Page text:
August 14, 2006:
While the wars with bullets in Iraq, Afghanistan, and Lebanon draw most of the headlines, the wars with legal briefs, arguments, and numerous Latin terms continue in American courtrooms. These suits, flying under the media's radar, are probably as dangerous to the United States and its allies as the wars with bullets are. Recently, seventeen cases involving the NSA's efforts to track terrorist communications were consolidated. The judge who will hear these cases recently refused to dismiss the EFF's (Electronic Frontier Foundation) suit despite the DOJ (Department of Justice) citing possible damage to national security.
The concern is not so with the lawsuits themselves. Filing a suit does not damage national security. The real risk to national security concerns the documents given to the Electronic Frontier Foundation, which detail how AT&T cooperated with the NSA. If the case goes to trial, the contents of these documents will be discussed in open court. That means anyone can access them. If the methods of gathering intelligence are widely known, counter-measures can be developed and used. This is why a lot of the methods used to gather intelligence in World War II (particularly codebreaking) were kept classified for decades after the Japanese surrender ended the war in 1945. Similarly, the Verona project stayed secret in the 1950s, even when information from that project could have defused controversies over the prosecution of the Rosenbergs or Alger Hiss. The reputations of some anti-communists proved to be much less important to the government than preserving secret programs.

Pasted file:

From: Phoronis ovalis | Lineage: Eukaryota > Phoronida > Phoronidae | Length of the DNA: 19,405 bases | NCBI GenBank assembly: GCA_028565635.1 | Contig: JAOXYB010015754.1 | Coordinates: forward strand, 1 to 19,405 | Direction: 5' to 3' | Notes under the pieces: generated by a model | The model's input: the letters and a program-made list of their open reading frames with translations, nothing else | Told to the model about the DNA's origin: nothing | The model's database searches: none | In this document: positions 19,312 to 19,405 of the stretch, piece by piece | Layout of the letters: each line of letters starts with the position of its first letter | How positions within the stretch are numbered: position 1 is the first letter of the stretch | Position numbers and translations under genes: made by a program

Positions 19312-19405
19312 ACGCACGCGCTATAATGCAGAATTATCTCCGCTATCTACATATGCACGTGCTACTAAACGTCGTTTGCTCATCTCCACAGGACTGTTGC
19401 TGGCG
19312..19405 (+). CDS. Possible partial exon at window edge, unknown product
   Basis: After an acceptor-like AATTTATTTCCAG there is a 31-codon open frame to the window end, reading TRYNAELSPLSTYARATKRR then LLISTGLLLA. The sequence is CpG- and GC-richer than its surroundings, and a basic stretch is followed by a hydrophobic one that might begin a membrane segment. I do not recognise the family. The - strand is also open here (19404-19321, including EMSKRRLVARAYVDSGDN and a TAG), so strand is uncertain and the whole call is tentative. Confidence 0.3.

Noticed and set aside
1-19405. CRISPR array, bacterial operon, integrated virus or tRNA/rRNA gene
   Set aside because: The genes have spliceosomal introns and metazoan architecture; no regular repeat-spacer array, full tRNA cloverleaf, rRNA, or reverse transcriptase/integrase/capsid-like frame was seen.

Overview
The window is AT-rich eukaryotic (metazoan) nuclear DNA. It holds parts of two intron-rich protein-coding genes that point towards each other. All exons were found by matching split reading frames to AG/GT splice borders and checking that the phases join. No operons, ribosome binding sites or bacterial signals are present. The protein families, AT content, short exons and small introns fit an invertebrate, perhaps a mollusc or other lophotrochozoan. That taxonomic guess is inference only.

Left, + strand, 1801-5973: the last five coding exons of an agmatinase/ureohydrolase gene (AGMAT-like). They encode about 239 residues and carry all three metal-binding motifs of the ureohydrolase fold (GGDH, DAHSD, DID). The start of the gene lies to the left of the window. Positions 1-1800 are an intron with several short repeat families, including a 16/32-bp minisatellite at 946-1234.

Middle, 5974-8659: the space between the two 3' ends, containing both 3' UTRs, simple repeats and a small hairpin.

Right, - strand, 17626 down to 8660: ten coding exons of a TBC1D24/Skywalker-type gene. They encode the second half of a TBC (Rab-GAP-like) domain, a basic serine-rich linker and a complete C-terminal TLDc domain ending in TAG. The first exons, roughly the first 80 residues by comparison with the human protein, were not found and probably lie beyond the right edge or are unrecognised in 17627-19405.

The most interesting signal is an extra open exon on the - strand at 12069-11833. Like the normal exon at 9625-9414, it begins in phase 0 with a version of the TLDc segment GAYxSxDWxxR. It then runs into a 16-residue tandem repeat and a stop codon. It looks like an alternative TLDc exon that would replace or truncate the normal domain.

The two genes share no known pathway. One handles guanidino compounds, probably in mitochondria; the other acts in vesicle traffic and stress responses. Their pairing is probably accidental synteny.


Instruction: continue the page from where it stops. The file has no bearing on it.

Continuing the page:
After the attacks of September 11, 2001, many of the restrictions imposed on the intelligence community in the wake of the Church Committee hearings of the 1970s were lifted. CIA also lost a lot of its human intelligence assets in the late 1970s as well. In the 1990s, other scandals led to more restrictions. These restrictions arguably set the stage for those attacks. The stakes in these wars without bullets are much higher than they might seem. One example of this can be seen in the recent derailing of a plot to destroy airliners by the British. Financial transactions picked up by the American government's surveillance efforts indicated the terrorists were planning a dry run, triggering the round-up, saving hundreds of lives. – Harold C. Hutchison (email@example.com)